Present Covenant that warrants there are no undisclosed encumbrances on prop that could limit its value
Covenant of Quiet Enjoyment
Future Covenant whereby grantor promises to defend against future challenges to grantee's title to prop
Covenant of Warranty
Future Covenant whereby grantor promises to defend against future assertions of encroachment
Covenant of Future Assurances
Future Covenant whereby grantor promises t fix future title problems
Special Warranty Deed
Warrants against defects caused by grantor.
Quit Claim Deed
- Grantor makes no warranties as to the health of the title.
People who take a decedent's intestate estate
Types of Gifts in a Will
- 1. Specific Gift
- 2. General Devise
- 3. Demonstrative Devise
- 4. Residuary Gift
Specific Gift in Will
A devise of prop that can be distinguished from the rest of testator’s estate.
General Devise in Will
Devise of personal prop that will be satisfied from the general assets of the estate.
Demonstrative Gift in Will
General devise that is satisfied from a particular source.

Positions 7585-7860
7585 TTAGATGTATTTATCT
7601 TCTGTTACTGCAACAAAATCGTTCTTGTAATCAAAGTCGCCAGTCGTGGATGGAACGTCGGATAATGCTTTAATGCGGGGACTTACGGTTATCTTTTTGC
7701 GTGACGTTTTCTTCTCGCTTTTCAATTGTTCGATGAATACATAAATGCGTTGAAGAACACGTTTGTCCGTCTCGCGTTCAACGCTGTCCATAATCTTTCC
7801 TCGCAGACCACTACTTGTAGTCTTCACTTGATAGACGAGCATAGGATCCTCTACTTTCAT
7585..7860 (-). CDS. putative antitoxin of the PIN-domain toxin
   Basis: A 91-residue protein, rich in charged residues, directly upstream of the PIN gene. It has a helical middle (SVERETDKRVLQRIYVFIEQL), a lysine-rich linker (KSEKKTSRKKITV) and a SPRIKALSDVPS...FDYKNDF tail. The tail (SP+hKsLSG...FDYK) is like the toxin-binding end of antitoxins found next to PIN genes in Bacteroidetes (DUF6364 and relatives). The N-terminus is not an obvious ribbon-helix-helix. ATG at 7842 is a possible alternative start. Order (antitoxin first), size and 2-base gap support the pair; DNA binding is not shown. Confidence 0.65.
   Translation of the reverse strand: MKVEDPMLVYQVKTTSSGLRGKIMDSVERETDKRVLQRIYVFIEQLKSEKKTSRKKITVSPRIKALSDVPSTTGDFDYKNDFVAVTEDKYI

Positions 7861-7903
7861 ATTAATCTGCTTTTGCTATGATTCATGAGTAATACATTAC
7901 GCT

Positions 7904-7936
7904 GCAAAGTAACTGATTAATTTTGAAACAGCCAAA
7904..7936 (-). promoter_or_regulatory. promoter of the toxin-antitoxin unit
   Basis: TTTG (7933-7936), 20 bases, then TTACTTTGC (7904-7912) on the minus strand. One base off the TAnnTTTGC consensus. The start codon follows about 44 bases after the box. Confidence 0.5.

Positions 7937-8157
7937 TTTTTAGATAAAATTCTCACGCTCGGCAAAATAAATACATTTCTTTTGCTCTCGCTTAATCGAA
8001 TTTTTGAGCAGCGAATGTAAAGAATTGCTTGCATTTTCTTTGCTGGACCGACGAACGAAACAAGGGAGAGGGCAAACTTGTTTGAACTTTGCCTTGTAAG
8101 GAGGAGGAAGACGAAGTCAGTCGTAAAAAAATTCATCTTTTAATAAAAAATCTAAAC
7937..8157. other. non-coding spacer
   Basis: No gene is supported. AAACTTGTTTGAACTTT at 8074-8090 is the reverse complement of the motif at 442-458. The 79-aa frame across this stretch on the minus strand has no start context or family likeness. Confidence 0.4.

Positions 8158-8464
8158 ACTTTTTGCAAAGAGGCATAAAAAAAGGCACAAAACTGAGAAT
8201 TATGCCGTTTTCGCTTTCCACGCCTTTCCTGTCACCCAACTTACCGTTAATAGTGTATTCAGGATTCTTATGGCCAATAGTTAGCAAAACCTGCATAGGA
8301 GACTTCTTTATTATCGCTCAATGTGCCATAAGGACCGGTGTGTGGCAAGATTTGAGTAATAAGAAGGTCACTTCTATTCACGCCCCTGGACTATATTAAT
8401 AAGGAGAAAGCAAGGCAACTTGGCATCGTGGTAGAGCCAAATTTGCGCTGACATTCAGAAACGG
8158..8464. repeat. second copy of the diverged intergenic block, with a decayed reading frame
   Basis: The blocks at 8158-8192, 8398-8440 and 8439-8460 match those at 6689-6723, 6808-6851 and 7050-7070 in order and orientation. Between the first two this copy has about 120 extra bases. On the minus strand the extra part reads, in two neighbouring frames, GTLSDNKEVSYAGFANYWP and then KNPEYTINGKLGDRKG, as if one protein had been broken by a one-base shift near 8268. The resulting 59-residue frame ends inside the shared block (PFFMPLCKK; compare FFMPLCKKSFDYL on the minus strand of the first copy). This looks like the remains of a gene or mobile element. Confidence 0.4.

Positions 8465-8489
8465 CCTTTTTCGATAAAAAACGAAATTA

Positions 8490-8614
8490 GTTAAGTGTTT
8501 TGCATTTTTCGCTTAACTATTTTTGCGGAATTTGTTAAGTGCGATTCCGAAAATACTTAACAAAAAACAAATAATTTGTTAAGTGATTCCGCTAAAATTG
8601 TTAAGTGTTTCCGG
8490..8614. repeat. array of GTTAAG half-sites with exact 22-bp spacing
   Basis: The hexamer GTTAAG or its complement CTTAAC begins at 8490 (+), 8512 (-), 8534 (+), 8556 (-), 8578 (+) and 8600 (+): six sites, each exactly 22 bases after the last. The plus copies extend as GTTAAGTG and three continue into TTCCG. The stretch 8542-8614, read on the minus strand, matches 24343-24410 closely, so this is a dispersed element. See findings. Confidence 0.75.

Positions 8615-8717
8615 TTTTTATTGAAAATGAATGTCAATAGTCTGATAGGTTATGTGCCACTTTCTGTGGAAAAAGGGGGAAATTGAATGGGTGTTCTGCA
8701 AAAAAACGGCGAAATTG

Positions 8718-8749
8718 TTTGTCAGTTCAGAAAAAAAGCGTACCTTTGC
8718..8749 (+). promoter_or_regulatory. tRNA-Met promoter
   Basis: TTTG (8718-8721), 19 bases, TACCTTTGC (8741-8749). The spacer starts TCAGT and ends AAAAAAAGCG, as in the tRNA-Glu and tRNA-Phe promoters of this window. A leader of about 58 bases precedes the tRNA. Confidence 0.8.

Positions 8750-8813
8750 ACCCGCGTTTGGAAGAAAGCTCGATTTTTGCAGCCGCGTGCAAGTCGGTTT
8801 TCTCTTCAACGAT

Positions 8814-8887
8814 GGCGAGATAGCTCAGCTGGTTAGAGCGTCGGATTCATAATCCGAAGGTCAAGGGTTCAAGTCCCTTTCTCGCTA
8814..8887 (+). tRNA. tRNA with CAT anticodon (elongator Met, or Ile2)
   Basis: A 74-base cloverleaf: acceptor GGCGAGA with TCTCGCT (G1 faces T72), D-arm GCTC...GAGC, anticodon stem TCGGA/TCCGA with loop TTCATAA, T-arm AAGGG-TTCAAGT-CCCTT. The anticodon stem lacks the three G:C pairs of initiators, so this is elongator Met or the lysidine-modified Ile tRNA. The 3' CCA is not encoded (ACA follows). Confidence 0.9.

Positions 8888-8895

Residuary Gift in Will
Balance of the estate after all general and specific gifts have been made.
Ademption by extinction (Wills)
Devise of prop fails or is adeemed bc it is no longer in the testator’s estate at the testator’s death. (beneficiary gets nothing).
Exception: Ademption by Satisfaction - If testator gives the prop to the beneficiary while the testator is alive, the gift is adeemed by satisfaction
Lapse Statutes (Wills)
A devise of prop can also fail (lapse) if the beneficiary dies before the testator dies, and no alternate beneficiary is made in the will. (becomes residuary gift)
All JXs have statutes designed to prevent gifts from lapsing if two elements are met then goes to issue and does not lapse.
1. If the lapsed gift was made to a party specified in the statute (usually family); AND
2. Deceased beneficiary survived by issue
Device for managing property whereby trustee owns property (legal title) for the benefit of beneficiary (hold equitable title and enforces trust)
Bifurcated transfer: Trustee holds legal title, while beneficiary holds equitable title.
Effect of Restraints on Alienation
- If restraints is valid, any attempt to alienate prop will be null and void.
- If restraint is invalid, restraint is rejected and prop can be alienated in violation of restraint.
Easements - Definition and Types
Right held by one person to make use of another person’s land
- 1. Affirmative or Negative
- 2. Appurtenant or Gross